Reflections From a Global Provost

The following is by Peter N. Stearns, provost of George Mason University. Mr. Stearns plans to retire this summer after more than 14 years in the role.

One of the reasons I wanted to become the provost of George Mason was the opportunity to help shape a more global university. Of course, given Mason’s Northern Virginia location near the nation’s capital and faculty talent, a good bit was going on already, but as an institution we had the chance to accelerate global education in a number of ways. That effort formed a key part of what proved to be an exhilarating job.

Based on that experience, I offer several dos and don’ts on how to make a university more international.

  1. Don’t be afraid to take some risks in advancing global education, which also means you to  have a willingness to accept some disappointments. Lots of promising projects fail to materialize, and a few simply fail. It remains important not to be too cautious. Mason for example had to close a fledgling branch campus in the Middle East, a real disappointment, but then was able later to apply lessons learned to a new effort in South Korea.
  2. Be aware that a group of faculty are likely to remain skeptical about global endeavors no matter what the administration does. Global programs often receive more scrutiny than domestic ventures, and there always seems to be a cluster of academics ready to claim that there was not enough consultation, that the effort is misplaced. To counter, hold open forums about the more ambitious projects, and be sure that a number of departments or university programs see explicit benefits in international projects. Despite this, a skeptical core will probably remain.
  3. Make sure that there’s a clear, identifiable educational benefit. In Mason’s new Songdo campus in South Korea, which opened in March, we’ve worked from the outset to make sure domestic students who study there do so for at least a semester, mixing with the Korean and other Asian students. This was, frankly, unusual at such an early stage of an overseas outpost, but it’s paid off in student enthusiasm on the home campus and enhanced knowledge of the region for American students, several of whom are, in fact, staying for a second semester.
  4. Make sure mutual benefit can be defined in dealing with international institutions or individual students. Mason welcomes a growing number of international students. We value what they contribute to our global climate, and their out-of-state tuitions, but we work hard to make sure they receive the support needed for a successful educational experience. Indeed, with the number of foreign students still rising we will be adding further student services and faculty development to create a clearly constructive climate. Enhanced residence-life programs, around global living and learning communities, offer one example of next steps. Reciprocity applies to collaborations as well. With good institutional partners, like the Higher School of Economics in Moscow and Tsinghua University in Beijing, we emphasize projects like jointly taught classes that both institutions help to shape and where the interests are clearly shared.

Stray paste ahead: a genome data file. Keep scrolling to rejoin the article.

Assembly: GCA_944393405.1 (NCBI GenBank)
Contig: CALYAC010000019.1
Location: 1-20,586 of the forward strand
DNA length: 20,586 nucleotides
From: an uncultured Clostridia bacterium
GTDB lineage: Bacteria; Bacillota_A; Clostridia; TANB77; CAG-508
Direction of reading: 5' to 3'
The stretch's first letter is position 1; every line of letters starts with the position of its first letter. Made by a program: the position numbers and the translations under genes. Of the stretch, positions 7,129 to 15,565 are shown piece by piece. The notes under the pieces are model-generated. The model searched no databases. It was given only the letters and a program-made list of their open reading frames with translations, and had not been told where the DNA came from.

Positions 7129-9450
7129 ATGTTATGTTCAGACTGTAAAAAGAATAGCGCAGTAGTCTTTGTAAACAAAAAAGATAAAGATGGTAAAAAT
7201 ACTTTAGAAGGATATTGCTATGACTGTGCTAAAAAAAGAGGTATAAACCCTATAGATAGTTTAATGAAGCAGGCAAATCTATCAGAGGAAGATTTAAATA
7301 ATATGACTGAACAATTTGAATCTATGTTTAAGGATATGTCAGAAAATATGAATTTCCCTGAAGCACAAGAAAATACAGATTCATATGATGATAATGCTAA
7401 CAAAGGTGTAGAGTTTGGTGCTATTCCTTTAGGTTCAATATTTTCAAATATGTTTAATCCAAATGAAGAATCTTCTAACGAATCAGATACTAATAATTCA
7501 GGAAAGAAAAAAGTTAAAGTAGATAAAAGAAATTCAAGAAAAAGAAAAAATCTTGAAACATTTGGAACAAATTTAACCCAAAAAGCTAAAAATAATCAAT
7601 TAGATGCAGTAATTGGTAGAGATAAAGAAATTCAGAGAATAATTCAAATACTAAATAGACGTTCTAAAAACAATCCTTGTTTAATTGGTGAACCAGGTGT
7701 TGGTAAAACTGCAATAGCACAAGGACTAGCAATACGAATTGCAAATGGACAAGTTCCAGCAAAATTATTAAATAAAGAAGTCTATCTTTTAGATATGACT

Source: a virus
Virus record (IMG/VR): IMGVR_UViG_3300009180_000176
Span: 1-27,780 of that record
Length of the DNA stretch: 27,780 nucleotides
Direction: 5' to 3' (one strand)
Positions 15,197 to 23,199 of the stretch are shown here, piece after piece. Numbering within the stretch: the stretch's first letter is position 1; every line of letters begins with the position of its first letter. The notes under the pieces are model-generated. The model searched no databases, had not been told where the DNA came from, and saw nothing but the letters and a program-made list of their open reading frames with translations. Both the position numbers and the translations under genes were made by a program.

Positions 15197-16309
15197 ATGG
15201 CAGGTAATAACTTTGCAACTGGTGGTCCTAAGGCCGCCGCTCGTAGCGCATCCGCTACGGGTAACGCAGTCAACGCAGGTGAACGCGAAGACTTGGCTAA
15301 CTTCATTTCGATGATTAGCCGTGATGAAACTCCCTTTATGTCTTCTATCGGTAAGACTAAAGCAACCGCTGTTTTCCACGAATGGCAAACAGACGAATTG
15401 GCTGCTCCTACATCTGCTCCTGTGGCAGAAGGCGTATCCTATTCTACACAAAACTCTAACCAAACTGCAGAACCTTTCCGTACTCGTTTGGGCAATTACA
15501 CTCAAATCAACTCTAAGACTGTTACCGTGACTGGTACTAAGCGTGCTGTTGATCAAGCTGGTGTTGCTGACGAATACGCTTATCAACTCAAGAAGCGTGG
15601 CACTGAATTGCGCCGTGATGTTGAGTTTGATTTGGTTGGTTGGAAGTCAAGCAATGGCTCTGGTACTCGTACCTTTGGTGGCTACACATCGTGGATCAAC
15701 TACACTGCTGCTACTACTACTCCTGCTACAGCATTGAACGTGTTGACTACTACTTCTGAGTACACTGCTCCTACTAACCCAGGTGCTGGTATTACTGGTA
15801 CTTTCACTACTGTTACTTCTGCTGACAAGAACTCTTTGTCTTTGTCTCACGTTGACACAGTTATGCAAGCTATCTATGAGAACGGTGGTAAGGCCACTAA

5. Keep a lot of balls in the air. Global education requires diverse pathways and invites recurrent experimentation. It is not enough to offer robust study-abroad opportunities, though that’s an important component. A core global office should not distract from global initiatives distributed across the university. Energetic imagination is essential.
  6. Be sure that all global efforts have a solid curricular base. Study abroad without prior educational preparation is needlessly constrained. Programs like Songdo should link to a focused educational and research effort on, in this case, the North Pacific region (the opportunity here was one of the key attractions of the project in the first place). Multidisciplinary exposure to global issues is a core part of contemporary liberal education, and it warrants careful nurture and wide exposure.

A global effort requires a lot of work, and it’s important to recognize that a project conceived by the provost is going to depend on collaboration from many staff offices and academic units–another reason that broad and open consultation is essential. I became known as a globalist partly perhaps because of the backroom grumping by unpersuaded faculty members about global goals, but mostly because real leadership and clear provost involvement were crucial.

The payoffs can be huge. Global institutional recognition and new global research opportunities for faculty are two cases in point. But the ultimate measurement is the student: the undergraduate, a diffident freshman, who spends a summer interning in a slum in the Philippines and comes back with a new purpose in life; the students who find an educational passion while taking classes in Mason’s Confucius Institute and go on to study in China; the Chinese students who qualify for Phi Beta Kappa, or the Saudi student who embraces me after a reception because he’s so excited about the classes available to him next fall. That’s the reward. We only need to keep trying to multiply it.

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